Tuesday, November 02, 2010
More than six years back, I was in Bombay and had a similar invitation. Was always interested to run for the various NGOs I deal with but inertia and procrastination took the better of me. No, to be precise, I had the cushion of "if not this year, I have the next year". After all, Mumbai Marathon is a yearly affair. Then around four years back, work took me to Chennai. And I participated as a TV viewer wishing to be back to Bombay and take part in the same. I did return to Bombay but was on my maternity leave. There, went another year of missing the marathon. Again followed the race through its live and press coverage. But had no regrets. "It's just a matter of this year. Next year I am going to run."
It's been three years since my accident. I can't run. Earlier I had the choice to run. Today I don't. I am here in Mumbai and all willing to take part but can't. The women at the other end of the phone interrupted my reverie. "Its only 3500/- rupees for individual participation"...
If we were told, one not-so- fine day, that we have few months to live, why would we drastically change our living from the way we live now? Assume, we would begin living every second of our lives, doing everything we always wanted to do, acknowledging and appreciating our loved ones and yes feeling sorry for letting so many chances and opportunities go by.
Wonder why we don't live like that now. Especially when we have no clue on how long we will live.
Monday, October 25, 2010
It was just a day left for Diwali festivities to begin. Outside, it looked like the whole world was preparing for all the fun and gaiety which comes along with the festival. But we were inside. Inside the hospital, sitting on the spare bed, trying our best to make the inside atmosphere, if not festive, atleast a little lighter with our banter. While Didi was going thru her chemotherapy. Not sure which one, had lost count in the past two years. Didi was in pain. But as usual, hiding it behind one of her sunny smiles.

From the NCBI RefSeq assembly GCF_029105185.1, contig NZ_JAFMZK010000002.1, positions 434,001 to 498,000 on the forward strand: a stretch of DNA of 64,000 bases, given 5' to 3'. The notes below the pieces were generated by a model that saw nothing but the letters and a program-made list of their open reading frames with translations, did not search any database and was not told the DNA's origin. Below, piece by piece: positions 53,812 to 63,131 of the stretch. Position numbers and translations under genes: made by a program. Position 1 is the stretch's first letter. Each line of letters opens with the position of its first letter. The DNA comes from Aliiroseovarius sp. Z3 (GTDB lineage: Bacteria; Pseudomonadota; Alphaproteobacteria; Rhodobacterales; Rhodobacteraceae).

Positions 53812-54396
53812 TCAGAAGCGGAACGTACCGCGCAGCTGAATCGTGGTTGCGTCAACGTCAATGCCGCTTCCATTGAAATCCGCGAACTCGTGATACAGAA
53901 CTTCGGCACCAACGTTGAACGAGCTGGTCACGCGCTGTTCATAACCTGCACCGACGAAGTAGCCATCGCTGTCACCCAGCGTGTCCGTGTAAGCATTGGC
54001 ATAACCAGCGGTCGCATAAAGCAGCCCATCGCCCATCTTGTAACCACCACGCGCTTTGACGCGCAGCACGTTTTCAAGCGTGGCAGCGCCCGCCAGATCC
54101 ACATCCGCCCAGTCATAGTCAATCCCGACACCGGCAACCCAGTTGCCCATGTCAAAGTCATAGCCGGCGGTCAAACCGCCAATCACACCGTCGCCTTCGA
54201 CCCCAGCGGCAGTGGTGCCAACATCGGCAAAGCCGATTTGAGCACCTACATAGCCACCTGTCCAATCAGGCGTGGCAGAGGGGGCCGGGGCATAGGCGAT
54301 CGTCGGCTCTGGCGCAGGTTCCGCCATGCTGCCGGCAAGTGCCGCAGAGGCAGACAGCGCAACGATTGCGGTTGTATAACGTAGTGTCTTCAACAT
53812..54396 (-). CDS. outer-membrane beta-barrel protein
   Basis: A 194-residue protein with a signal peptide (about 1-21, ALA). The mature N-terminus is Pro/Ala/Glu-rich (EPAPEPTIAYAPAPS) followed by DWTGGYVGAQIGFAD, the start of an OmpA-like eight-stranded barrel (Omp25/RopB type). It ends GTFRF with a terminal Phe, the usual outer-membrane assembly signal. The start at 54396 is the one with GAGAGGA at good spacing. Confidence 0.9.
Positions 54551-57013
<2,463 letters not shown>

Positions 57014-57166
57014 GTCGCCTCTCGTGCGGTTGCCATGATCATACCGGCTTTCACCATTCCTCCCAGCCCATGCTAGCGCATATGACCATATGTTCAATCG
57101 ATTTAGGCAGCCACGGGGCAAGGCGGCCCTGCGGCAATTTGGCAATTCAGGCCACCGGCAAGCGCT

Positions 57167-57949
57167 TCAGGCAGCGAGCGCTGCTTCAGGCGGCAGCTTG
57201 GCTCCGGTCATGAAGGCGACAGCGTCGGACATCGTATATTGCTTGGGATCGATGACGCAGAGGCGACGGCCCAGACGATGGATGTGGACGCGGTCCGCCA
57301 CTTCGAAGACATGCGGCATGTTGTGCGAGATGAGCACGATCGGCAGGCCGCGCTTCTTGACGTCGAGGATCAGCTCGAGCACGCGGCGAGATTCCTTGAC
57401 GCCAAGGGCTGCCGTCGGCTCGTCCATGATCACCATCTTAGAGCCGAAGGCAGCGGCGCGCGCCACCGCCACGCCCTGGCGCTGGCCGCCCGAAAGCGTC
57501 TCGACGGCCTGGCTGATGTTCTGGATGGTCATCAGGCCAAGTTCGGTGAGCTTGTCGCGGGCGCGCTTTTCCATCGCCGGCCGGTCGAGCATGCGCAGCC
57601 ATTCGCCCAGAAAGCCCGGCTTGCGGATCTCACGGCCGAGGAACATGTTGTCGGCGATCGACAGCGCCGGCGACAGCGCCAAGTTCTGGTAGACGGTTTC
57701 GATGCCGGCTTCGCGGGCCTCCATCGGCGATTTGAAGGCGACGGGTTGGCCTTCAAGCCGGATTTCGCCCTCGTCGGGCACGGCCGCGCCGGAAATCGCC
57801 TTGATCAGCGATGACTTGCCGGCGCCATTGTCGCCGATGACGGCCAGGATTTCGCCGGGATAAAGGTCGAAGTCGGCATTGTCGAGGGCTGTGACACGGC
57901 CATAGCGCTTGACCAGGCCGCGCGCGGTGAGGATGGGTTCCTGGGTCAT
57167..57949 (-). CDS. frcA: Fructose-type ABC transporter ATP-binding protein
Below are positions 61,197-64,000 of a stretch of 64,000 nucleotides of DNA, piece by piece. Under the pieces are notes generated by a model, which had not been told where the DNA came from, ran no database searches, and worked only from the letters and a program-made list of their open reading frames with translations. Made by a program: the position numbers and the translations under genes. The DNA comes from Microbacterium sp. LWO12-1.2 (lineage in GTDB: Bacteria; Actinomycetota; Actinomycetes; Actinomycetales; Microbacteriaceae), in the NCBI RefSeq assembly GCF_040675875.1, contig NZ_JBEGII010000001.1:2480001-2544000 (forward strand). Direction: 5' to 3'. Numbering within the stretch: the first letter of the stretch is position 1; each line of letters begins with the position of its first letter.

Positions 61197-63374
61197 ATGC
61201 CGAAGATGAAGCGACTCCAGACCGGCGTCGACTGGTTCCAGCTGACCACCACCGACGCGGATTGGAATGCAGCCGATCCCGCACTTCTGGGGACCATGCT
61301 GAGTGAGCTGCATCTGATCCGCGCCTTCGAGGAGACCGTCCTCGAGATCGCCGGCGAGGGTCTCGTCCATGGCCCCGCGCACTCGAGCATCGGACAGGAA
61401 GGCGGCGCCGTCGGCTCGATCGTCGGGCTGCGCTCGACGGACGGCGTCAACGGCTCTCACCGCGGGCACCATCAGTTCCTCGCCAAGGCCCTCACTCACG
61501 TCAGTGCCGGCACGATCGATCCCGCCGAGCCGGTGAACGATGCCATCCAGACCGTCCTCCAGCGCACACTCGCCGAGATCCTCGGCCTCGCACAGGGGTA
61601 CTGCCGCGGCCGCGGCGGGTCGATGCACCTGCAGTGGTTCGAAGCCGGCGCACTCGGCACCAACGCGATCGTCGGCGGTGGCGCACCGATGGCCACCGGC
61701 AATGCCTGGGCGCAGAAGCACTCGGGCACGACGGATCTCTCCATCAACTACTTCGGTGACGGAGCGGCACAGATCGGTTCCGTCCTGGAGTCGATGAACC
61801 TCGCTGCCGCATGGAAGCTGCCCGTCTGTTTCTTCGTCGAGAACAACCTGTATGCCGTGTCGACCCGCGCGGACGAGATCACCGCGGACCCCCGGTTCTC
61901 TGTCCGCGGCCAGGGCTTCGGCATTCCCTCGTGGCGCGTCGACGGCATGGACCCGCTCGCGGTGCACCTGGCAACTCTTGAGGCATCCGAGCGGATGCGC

That day, the hospital was nearly empty. Didi didn’t have her usual ‘friends’ who came for their chemos and shared their experiences while the injections worked on them. The staff was busy decorating the walls with flowers and lights. One of the nurses told us that they were entitled for half day and were free to leave once all patients were gone. Didi heard this and was all pale. The fact that she was holding the nurses back was far more painful to her than the injection and her sore body. She apologized to them for the same and we could see hearts melting. Such thoughtfulness from a person who was buying time from death with these painful chemos. That was didi for us. She immediately asked us to remove money from her purse and give Diwali baksheesh to the staff. And we did what we were told, fighting our tears back behind forced smiles. And the list goes on of her generosity. While fighting cancer with all its pain and suffering, she never lost her ‘touch’ of loving people and 'giving' whatever she could. For me she is the epitome of 'Giving'. But life did gave up on her, last November…
The Art of Giving is nothing but exploring simple ways in our hectic lives to ‘give’. You don’t have to go to great extents, think of easy and effortless ways to make a difference this Diwali.
- Stop your car at non-peak hours next to a roadside pavement and give used toys and clothes. The beaming faces of the kids will be fresh in your memory for a long time to go. And yes tag your kid along for an unspoken lesson of life.
- Visit an orphanage and gift a Diwali to its inmates. Whatever it you can give. Might be one of the rare Diwalis they would have in their entire life
- If you can slightly reduce the budget for gifts for relatives, instead surprise your maids and drivers this year with something more than you usually offer.
- Give cards and gifts of only NGOs for passive giving
There are many more such ideas. Have spelled some here which work for me. What will work for you…bring it on!